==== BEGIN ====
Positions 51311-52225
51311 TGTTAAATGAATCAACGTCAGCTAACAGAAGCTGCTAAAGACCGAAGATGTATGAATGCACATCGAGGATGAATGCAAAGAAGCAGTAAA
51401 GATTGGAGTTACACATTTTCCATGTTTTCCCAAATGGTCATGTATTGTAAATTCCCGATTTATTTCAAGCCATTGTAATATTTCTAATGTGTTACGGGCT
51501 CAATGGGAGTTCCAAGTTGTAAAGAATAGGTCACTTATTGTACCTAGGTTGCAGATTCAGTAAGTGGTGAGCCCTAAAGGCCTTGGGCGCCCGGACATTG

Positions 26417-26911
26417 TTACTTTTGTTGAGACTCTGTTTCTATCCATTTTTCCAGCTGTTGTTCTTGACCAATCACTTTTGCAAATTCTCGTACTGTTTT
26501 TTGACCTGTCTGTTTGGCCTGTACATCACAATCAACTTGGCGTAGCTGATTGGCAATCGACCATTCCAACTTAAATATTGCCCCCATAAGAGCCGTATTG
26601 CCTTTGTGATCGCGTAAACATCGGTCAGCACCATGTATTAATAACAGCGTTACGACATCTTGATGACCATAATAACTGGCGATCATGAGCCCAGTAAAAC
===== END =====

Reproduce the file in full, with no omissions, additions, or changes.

Positions 51311-52225
51311 TGTTAAATGAATCAACGTCAGCTAACAGAAGCTGCTAAAGACCGAAGATGTATGAATGCACATCGAGGATGAATGCAAAGAAGCAGTAAA
51401 GATTGGAGTTACACATTTTCCATGTTTTCCCAAATGGTCATGTATTGTAAATTCCCGATTTATTTCAAGCCATTGTAATATTTCTAATGTGTTACGGGCT
51501 CAATGGGAGTTCCAAGTTGTAAAGAATAGGTCACTTATTGTACCTAGGTTGCAGATTCAGTAAGTGGTGAGCCCTAAAGGCCTTGGGCGCCCGGACATTG

Positions 26417-26911
26417 TTACTTTTGTTGAGACTCTGTTTCTATCCATTTTTCCAGCTGTTGTTCTTGACCAATCACTTTTGCAAATTCTCGTACTGTTTT
26501 TTGACCTGTCTGTTTGGCCTGTACATCACAATCAACTTGGCGTAGCTGATTGGCAATCGACCATTCCAACTTAAATATTGCCCCCATAAGAGCCGTATTG
26601 CCTTTGTGATCGCGTAAACATCGGTCAGCACCATGTATTAATAACAGCGTTACGACATCTTGATGACCATAATAACTGGCGATCATGAGCCCAGTAAAAC